Wednesday, July 18, 2012

Dining Out at Restaurant Tallent

Last evening my husband, one of his business associates, and I ate out at one of Bloomington's finest restaurants.

I have to admit that I have been wanting to go to this restaurant ever since it hit the scene several years ago.  Chef Dave Tallent is true to his name and has been nominated for the coveted James Beard Award six times in the past six years.  I am certain that Chef Tallent will win the award one day.

Chef Tallent believes firmly in the Slow Food Movement, which encourages people to buy food that was grown and produced locally and to eat in-season.  That means that you don't eat strawberries in the middle of winter.  You eat apples, which store well.  To that end, his menu changes with the seasons and features foods from many local farms.

We arrive at Restaurant Tallent.

Chef Dave Tallent owns this restaurant with his wife Kristen, who is a pastry chef.

After walking into the main door, past the bar and a banquette seating by the open kitchen, we were led to an opening and into an adjacent room next door.

I like the modern chandeliers...

And the way these light fixtures almost look like glowing vases in the niches.

The menu.

After we finally ordered (probably to the immense relief of our server), an amuse bouche arrived.  The term Amuse bouche is French and it is a single bite.  It means to amuse the mouth.

This was an eggplant puree on a half mini slice of toasted bruschetta - or something.
All I really remember the very nice and patient server saying was that there were no anchovies or nuts in the dish, unlike the usual preparation.
I'm sorry, but I was enjoying the company too much to pay attention to the food.
Actually, I think we were talking about food when the amuse bouche arrived.

It had an interesting flavor, but it was very salty.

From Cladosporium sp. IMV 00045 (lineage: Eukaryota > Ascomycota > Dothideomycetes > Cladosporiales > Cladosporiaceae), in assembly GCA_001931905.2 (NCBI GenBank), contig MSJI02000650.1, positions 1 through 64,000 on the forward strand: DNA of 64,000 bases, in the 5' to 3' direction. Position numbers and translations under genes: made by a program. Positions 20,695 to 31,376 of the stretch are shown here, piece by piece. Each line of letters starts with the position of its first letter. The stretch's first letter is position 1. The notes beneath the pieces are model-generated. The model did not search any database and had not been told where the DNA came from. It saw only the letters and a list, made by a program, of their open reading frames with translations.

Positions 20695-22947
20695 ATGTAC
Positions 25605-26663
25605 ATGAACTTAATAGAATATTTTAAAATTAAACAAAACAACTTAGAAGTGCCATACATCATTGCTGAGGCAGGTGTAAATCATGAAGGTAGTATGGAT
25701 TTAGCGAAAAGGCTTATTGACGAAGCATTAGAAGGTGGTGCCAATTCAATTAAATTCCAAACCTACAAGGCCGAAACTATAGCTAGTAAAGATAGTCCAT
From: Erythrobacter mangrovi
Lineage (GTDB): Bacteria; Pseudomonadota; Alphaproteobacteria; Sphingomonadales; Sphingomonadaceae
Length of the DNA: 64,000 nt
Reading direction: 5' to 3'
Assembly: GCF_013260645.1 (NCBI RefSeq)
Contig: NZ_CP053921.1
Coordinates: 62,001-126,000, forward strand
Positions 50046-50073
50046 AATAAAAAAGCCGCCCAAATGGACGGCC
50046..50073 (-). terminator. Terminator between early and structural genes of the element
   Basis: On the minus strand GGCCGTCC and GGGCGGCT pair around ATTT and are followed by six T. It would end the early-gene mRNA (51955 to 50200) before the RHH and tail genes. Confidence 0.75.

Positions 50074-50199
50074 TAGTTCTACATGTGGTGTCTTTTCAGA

Very, very salty.
I still liked it.

For first courses, my husband and I ordered the Summer Vegetable Salad.
This had Mixed Greens, Capriole Goat Cheese Fondu, and Lime Basil Vinaigrette.

For my tastes, the goat cheese overpowered the dish.  I liked the vinaigrette, but I also think that the vegetables in the salad were slightly pickled, which added another level of flavor profile to the dish that I felt was unnecessary.  

I think a milder goat cheese would have worked better, but perhaps that is just my taste.

I know that my husband wished that he had chosen what M had...

M chose the Crudo, which was a raw fish, with thinly sliced with oranges, and blood orange oil drizzled over, if I recall correctly.

I do recall M saying that it was excellent.

And thanks to M for taking pictures of his dishes for me.

A basket of bread arrived at our table.

For the entree course, I chose the Fielders Farms Pork Chop with Summer Beans, Chorizo Grits, and a Green Tomato Chutney.

The pork chop was cooked perhaps just a hair more than what I would cook it at home (remember, 140 degrees is the perfect temperature for pork*), but it was still tender.  There was quite a bit of fat on the pork chop, but that allowed the pork to remain tender.  I did like that they had allowed the pork chop to attain a bit of a sear on the outside, or a bark.  That had a good flavor to it.

*The perceived "problem" with 140 degree pork is that it will be a bit pink and many people even today still believe that pink pork is bad pork.  The important thing is getting the pork to the right temperature.  That is why they make food thermometers.  And one must remember that today's pork production is so much safer than in our grandparent's day.  So go ahead and be bold.  You won't be disappointed.

My husband ordered the Halibut with Zucchini Fritters, Summer Squash Soup, Cherry Tomatoes, and Salsa Verde.

He was fairly happy with the halibut and ate about half the zucchini fritter.  For him that's about right.  He did think that the halibut was a bit overcooked.

M ordered the Indiana Ribeye with New Potatoes, Onion Rings, and Sweet Corn Relish.

He appreciated that they had sliced the ribeye so that it wasn't one huge slab on the plate, but he did say that the oil from the onion rings did overpower the dish a bit.
Other than that, he was very happy with his meal.

Afterwards, we turned our attentions to the dessert menu.

I chose the Summer Berry Shortcake with house-made vanilla bean ice cream.

My only complaint with this dish was that the short cake was a bit on the heavy side.
Other than that, it was very good and the perfect cap to a delightful evening.

The Foodie Husband ordered the Banana Pudding with house-made vanilla wafers, chocolate pecan toffee, and vanilla bean whipped cream.
He loved it.

M ordered the Brioche Pain Perdu with house-made chocolate ice cream and local cherries.
He was a very happy man.

I think we just made a new friend.

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